Pahiatua is a very impressive town. Also on State Highway 2 and equidistant from Woodville and Masterton. Pahiatua has two histories to relate. Firstly the towns natural history, but also that of the Polish Refugees.
One of Pahiatua’s great ideas is the icon stepping stones inlaid up the middle of the median strip. This a knock off the hand prints in Hollywood, but the towns ‘foot’ version has some very famous foot signatures; not the least Sir Edmund Hilary. But you will recognize most if not all of the people.
Unusually for a town of its size Pahiatua has retained several amenities that were lost to similar towns around New Zealand in the 1980s and 1990s, in particular banking and a host of services.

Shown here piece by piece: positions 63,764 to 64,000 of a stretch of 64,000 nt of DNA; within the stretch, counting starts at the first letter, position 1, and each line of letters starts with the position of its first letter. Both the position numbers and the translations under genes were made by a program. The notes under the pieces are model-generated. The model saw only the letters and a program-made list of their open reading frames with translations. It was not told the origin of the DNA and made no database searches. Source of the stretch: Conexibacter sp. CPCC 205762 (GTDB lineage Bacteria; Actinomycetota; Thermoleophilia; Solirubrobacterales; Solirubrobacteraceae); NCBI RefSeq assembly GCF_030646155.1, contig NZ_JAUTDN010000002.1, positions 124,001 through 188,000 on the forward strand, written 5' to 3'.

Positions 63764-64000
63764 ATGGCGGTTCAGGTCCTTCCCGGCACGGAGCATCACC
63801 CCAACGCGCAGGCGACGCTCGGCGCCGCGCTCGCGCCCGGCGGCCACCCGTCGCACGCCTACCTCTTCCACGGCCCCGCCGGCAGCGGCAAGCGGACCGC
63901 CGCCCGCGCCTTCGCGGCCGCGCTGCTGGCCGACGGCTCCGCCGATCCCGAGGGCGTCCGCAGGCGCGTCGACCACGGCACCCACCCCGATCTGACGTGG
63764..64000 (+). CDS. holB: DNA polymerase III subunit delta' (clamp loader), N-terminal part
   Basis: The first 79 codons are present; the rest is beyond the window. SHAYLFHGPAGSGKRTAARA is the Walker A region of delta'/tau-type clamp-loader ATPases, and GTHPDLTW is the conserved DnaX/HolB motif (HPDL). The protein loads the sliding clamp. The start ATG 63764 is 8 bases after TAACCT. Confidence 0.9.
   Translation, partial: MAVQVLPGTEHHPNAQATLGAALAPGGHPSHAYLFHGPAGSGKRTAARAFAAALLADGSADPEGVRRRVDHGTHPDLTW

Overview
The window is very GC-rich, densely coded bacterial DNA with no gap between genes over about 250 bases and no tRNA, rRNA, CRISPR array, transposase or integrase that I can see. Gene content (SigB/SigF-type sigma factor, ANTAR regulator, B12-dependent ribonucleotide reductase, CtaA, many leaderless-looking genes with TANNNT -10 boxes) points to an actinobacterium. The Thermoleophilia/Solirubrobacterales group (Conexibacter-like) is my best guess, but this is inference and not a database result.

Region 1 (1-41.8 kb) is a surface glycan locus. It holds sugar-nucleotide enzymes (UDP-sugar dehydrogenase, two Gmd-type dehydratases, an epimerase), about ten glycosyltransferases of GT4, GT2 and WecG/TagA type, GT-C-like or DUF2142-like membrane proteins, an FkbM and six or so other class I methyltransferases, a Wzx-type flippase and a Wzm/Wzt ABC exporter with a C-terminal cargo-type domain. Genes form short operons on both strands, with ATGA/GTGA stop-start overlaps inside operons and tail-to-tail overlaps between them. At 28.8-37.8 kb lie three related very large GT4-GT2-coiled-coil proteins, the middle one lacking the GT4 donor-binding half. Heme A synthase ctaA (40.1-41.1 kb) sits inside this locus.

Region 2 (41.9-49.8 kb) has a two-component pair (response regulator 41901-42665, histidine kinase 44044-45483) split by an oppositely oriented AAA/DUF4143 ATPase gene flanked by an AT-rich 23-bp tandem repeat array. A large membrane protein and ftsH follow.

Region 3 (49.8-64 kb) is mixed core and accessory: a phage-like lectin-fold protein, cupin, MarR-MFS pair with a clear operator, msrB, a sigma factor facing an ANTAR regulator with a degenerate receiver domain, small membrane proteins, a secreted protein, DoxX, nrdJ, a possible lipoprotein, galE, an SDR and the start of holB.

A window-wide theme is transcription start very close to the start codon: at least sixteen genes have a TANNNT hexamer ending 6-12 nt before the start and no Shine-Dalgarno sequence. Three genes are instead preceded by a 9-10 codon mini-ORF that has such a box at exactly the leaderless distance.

Precisely when the town of Pahiatua came into being is not clear, however, by the summer of 1883 advertising of grassed suburban sections, "improved" acres, and other unimproved lots occurred.
From Wikipedia the following re the Polish refugees:-
‘On 1 November 1944 838 Polish refugees, of which 733 were children, were sent to a refugee camp about 2 kilometres (1.2 mi) south of the town. The camp had been used as an internment camp for foreigners at the start of World War II. The settlement was expected to be a temporary measure, but with the rise of communism in Eastern Europe after the end of the war, the refugees stayed on at the camp until 1949 at which point they were naturalised. In 2004 the New Zealand Polish community celebrated its 60th anniversary. The Pahiatua Museum gives a good account and records of the refugees and their current status.’
A nice town that deserves a few hours at a minimum to soak up the history.